Natalie’s. It’s the ultimate neighborhood spot: The portions are large, and the prices are small. The meatloaf is a popular choice: For $7.95 you get an eight-by-three-inch slab of finely ground meat with a light tomato sauce on top, mixed crisp steamed vegetables, and a hunk of mashed potatoes. But the secret to Natalie’s success is the cinnamon rolls. We always order extra to take home for the next morning. 5944 Royal Ln. 214-739-0362. $.
Poop Richard’s Cafe. Honest home-cooked food, featuring a huge spread of the one meal Mom told you never to leave home without-breakfast. 2442 Ave. K at Park Blvd.. Piano. 972-423-1524. $.
India Palace. India Palace has long been considered one the best Indian restaurants in town. Recently merged with Bombay Cricket Club, we found the luster lacking. Service was unhelpful, so it was fortunate we knew what we wanted and it was easy-biryani. fragrant unit studded with fruits, nuts, and lamb-and very good The Vegetable Bhojan was an institutional presentation but tasted good. 12817 Preston Rd. 972-392-0190. $$.
Alfonso’s. If you don’t live in east Dallas, it’s time to load the kids in the car and take a round trip for dinner. Basic Italian favorites are cooked the old-fashioned way-heavy on the garlic and butter. Chicken Francese and the hot homemade garlic (and we mean garlic) rolls are alone worth the trip. Lake Highland Village. 718 N. Buckner Blvd. at Northcliff Dr. 214-327-7777. $.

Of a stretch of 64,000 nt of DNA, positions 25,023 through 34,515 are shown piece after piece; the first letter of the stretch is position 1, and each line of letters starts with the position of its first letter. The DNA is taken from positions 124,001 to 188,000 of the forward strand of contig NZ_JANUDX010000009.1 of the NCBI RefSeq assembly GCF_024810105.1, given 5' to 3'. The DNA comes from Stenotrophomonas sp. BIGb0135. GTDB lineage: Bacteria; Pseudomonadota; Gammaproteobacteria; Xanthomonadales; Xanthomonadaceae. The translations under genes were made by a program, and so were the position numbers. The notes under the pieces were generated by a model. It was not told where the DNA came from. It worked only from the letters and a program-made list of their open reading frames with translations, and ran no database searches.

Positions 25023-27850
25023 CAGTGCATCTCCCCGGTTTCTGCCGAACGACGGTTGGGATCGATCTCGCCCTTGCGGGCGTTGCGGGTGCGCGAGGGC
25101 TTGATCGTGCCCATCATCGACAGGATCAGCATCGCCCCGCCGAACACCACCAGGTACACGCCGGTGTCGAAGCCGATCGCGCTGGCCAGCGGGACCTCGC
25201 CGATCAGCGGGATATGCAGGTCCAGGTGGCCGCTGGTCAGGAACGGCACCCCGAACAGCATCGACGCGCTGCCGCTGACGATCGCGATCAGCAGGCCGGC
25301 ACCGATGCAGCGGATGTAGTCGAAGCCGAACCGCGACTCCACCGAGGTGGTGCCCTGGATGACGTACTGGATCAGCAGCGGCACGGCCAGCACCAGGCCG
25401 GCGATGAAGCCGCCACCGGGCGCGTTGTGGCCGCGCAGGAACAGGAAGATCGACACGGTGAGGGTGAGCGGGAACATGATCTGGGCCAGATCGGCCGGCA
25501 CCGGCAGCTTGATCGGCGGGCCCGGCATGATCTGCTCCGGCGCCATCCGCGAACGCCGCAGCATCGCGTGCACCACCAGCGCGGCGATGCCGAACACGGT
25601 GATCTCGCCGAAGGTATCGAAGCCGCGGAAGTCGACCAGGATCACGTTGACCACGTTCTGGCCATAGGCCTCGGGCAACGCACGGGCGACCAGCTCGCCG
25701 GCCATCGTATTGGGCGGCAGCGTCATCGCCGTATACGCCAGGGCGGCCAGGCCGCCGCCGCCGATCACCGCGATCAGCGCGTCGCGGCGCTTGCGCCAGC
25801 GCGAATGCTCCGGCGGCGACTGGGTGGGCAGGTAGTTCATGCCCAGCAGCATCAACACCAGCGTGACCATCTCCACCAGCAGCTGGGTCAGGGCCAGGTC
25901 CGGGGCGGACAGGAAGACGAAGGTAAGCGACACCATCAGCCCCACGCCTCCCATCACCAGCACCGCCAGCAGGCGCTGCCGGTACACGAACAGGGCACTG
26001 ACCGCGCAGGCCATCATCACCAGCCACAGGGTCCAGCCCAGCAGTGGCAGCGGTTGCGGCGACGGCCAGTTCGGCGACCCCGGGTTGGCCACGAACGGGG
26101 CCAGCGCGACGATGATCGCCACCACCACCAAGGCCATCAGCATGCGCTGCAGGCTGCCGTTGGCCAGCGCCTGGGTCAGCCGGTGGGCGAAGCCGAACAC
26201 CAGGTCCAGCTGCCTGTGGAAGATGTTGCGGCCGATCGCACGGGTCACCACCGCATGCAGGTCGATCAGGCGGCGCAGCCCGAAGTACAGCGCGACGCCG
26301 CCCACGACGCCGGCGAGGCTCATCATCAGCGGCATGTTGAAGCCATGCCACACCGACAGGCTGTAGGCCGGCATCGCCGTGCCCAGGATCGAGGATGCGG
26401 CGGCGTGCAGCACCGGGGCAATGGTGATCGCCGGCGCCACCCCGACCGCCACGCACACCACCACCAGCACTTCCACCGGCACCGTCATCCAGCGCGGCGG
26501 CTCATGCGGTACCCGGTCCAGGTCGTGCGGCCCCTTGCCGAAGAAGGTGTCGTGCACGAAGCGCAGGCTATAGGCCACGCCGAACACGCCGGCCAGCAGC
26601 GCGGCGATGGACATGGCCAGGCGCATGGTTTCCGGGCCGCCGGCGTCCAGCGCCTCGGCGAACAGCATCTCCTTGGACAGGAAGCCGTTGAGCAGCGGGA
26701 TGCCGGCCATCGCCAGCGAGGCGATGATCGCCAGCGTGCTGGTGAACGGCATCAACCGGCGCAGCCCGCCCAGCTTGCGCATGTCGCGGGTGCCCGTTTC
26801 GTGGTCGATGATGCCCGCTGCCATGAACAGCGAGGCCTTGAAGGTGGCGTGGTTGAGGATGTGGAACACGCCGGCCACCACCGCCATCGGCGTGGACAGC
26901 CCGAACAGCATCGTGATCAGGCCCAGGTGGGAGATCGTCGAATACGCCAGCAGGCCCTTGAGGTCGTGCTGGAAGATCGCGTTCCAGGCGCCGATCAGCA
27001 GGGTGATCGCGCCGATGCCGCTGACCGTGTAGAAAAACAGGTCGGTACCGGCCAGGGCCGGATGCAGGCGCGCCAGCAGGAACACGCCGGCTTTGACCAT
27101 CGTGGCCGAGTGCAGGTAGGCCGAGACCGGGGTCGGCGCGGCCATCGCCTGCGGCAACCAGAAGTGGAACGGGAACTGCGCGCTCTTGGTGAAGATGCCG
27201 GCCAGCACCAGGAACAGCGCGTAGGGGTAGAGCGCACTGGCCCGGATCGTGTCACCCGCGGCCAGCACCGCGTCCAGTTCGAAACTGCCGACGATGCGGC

Amore. Amore has all (he elements of a successful neighborhood restaurant but the food, like most Italian food in town, is average. There’s plenty to choose from-the menu is loaded with chicken, seafood, and veal dishes with cream sauces presiding over tomato-based marinaras. Half plates make it easy for families with kids. 6931 Snider Plaza, 214-739-0502. $$.
Antonio Ristorante. This new restaurant is a funky-free, spic-and-span version of the Lombardi’s on Hall: red brick walls, green-and-white checked tablecloths. The servers are friendly but inexperienced, more what you would expect at Snuffer’s than at a “ristorante” with $2(1 entrées. Focaccia lends to be gooey in the center and burned on the edges; minestrone soup is indistinguishable from Campbell’s Chunky Vegetable. One of the only tasty things is a mess of housemade sausage and peppers. 4985 Addison Cir. 972-458-1010.$$.